The United States, Canada and the People's Republic of China

Allison Abbott, Cheryl Stinson, Christopher Tjourmas, Kevin Myers, Roger Anderson, Walter Crenshaw, Shea Pendleton

Singapore is attempting to route all its Internet connections through one central hub. This will allow the
government the ability to monitor and censor any materials it deems inappropriate. However, it will make the country ready for
the coming financial age of the Internet, allowing user authentication and high security, both attractive features for
prospective companies.

Start by reading the scenario in full in the following links. Then read the United States, Canada and China responses to this situation.

Presentation Overview:
The Full Scenario
Scenario Aspects
US Response
US Reasoning
Canada Response
Canada Reasoning
China Response
China Reasoning
Country Comparison


"U.S. Court Rules Against Cyber Censorship" (Issue Date: Feb. 01 1999)
The U.S. Constitution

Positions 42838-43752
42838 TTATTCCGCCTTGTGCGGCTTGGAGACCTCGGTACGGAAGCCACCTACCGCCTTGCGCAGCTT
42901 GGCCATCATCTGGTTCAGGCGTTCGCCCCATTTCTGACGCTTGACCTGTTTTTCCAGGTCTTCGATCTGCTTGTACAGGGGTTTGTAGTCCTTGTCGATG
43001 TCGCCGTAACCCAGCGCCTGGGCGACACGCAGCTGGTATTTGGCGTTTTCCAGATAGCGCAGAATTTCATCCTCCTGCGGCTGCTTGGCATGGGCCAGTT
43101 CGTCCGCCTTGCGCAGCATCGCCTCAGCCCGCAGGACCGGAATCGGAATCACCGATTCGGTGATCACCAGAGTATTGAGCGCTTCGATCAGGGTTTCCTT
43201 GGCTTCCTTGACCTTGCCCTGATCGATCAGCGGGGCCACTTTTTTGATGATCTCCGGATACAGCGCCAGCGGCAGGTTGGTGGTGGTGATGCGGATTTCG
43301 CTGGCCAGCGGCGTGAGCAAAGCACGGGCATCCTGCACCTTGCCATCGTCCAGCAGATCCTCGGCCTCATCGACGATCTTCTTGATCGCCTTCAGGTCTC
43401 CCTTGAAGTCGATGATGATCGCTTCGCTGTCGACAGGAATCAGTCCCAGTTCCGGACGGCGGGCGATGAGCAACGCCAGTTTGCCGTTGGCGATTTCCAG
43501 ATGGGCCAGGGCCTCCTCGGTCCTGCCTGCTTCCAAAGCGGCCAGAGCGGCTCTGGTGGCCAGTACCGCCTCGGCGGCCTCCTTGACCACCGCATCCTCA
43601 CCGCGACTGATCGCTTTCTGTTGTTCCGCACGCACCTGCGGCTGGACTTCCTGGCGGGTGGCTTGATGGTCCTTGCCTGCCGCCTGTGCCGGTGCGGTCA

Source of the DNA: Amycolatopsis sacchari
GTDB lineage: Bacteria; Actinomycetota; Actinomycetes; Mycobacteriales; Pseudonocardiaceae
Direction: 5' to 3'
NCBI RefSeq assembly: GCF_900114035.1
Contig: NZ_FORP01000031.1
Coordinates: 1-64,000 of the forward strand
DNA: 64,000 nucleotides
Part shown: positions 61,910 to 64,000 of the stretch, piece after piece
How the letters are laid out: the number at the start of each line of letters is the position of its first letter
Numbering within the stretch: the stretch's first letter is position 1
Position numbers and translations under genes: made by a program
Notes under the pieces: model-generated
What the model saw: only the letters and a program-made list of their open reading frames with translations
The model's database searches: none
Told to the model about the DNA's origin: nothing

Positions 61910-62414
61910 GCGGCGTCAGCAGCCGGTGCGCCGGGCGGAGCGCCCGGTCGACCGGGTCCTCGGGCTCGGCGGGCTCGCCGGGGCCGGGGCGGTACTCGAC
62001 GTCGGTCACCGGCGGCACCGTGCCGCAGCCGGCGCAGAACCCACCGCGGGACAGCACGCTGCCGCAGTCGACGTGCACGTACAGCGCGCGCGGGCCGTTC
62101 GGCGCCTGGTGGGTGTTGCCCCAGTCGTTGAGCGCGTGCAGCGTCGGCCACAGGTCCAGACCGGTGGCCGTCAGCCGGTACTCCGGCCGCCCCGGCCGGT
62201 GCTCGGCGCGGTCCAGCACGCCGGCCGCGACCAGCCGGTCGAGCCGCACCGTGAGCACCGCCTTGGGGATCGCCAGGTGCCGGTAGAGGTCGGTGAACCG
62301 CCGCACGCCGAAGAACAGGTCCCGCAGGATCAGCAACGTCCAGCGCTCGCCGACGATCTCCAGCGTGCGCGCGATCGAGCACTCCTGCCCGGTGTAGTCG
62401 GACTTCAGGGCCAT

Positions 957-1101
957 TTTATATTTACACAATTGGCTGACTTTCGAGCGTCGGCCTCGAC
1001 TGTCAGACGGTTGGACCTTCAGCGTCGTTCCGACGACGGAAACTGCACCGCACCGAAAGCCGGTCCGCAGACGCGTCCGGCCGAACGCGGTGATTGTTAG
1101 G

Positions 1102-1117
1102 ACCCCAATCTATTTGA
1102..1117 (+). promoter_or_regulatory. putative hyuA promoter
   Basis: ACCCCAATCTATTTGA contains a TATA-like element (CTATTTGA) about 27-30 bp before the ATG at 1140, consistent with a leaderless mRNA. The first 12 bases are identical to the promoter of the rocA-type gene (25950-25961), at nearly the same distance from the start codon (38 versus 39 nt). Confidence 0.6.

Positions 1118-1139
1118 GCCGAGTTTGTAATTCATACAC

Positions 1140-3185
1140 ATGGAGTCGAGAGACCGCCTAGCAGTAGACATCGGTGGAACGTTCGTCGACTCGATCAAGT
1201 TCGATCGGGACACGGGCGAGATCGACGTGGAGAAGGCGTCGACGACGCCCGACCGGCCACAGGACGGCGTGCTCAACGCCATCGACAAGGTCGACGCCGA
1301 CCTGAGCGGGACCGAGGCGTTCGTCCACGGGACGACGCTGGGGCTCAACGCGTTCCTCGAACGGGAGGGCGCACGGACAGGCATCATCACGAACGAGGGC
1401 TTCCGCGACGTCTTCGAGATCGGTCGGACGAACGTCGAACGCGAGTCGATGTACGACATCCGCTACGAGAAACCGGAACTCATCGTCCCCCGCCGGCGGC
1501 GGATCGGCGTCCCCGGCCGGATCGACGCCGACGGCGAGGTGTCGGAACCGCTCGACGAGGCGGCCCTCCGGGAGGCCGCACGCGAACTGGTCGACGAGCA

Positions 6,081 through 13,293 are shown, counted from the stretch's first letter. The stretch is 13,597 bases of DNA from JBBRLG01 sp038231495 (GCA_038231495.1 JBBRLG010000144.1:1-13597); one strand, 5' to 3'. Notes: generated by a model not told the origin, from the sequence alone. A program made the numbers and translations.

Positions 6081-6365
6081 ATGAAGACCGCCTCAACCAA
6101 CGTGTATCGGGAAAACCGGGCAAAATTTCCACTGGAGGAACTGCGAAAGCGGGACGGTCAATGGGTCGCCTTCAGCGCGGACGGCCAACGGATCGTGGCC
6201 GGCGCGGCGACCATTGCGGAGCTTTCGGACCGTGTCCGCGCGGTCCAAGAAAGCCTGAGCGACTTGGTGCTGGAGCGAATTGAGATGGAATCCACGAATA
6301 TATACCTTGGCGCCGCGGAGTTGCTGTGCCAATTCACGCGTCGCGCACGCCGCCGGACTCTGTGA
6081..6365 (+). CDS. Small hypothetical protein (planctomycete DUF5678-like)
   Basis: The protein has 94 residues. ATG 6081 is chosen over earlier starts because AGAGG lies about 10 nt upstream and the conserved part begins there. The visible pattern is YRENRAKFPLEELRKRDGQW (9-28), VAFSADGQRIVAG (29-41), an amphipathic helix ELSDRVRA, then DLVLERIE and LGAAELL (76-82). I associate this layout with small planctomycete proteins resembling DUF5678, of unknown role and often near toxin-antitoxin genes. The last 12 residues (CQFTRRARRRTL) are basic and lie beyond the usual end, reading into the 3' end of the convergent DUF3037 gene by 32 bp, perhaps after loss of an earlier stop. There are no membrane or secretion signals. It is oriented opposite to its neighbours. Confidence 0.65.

Spyware Control and Privacy Protection Act
Communications Decency Act
USIAA Legislation Programs
US Department of State Foreign Affairs Network: Disclaimers
Washington Post: "ACLU Assails Internet Anti-Smut Law"
"Senator Edwards Proposes Spyware Law"
"Protecting Your Privacy on the Internet "
The Chinese Constitution
Office of the Privacy Commissioner of Canada
"Law and the Feminist Debate about Pornography and Censorship on the Internet"
"Move to put blinkers on 22 million Web users"
Privacy International Country Reports: People's Republic of China


Contact Information:

Allison Abbott
Cheryl Stinson
Christopher Tjourmas
Kevin Myers
Roger Anderson
Walter Crenshaw
Shea Pendleton